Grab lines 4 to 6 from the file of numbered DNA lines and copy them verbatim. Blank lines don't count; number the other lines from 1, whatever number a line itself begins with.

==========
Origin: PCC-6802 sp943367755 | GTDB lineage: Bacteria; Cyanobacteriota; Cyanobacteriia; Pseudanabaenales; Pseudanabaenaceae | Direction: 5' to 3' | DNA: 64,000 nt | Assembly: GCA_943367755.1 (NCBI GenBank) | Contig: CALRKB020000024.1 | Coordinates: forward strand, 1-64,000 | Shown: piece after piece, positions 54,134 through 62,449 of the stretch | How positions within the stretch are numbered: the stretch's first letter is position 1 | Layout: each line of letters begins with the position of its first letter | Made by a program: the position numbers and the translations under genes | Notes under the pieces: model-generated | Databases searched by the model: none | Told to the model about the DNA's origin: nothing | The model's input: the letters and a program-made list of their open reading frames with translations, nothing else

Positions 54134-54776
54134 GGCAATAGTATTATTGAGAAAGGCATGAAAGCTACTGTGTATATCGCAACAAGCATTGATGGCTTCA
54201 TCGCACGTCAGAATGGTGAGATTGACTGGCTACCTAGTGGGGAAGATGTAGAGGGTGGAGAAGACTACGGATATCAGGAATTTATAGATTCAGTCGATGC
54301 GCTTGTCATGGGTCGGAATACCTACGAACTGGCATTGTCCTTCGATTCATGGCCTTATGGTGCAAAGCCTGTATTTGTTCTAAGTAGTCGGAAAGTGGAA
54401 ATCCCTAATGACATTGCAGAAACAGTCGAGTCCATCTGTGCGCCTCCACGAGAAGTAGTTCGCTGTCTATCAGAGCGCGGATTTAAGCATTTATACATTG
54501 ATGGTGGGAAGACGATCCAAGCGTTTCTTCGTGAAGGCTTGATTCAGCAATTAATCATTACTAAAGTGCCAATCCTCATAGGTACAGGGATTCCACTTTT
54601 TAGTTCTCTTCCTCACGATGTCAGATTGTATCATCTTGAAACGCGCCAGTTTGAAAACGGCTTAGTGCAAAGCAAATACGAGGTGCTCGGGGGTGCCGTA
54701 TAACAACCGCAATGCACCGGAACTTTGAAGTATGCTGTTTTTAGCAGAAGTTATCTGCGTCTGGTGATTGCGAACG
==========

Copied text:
54201 TCGCACGTCAGAATGGTGAGATTGACTGGCTACCTAGTGGGGAAGATGTAGAGGGTGGAGAAGACTACGGATATCAGGAATTTATAGATTCAGTCGATGC
54301 GCTTGTCATGGGTCGGAATACCTACGAACTGGCATTGTCCTTCGATTCATGGCCTTATGGTGCAAAGCCTGTATTTGTTCTAAGTAGTCGGAAAGTGGAA
54401 ATCCCTAATGACATTGCAGAAACAGTCGAGTCCATCTGTGCGCCTCCACGAGAAGTAGTTCGCTGTCTATCAGAGCGCGGATTTAAGCATTTATACATTG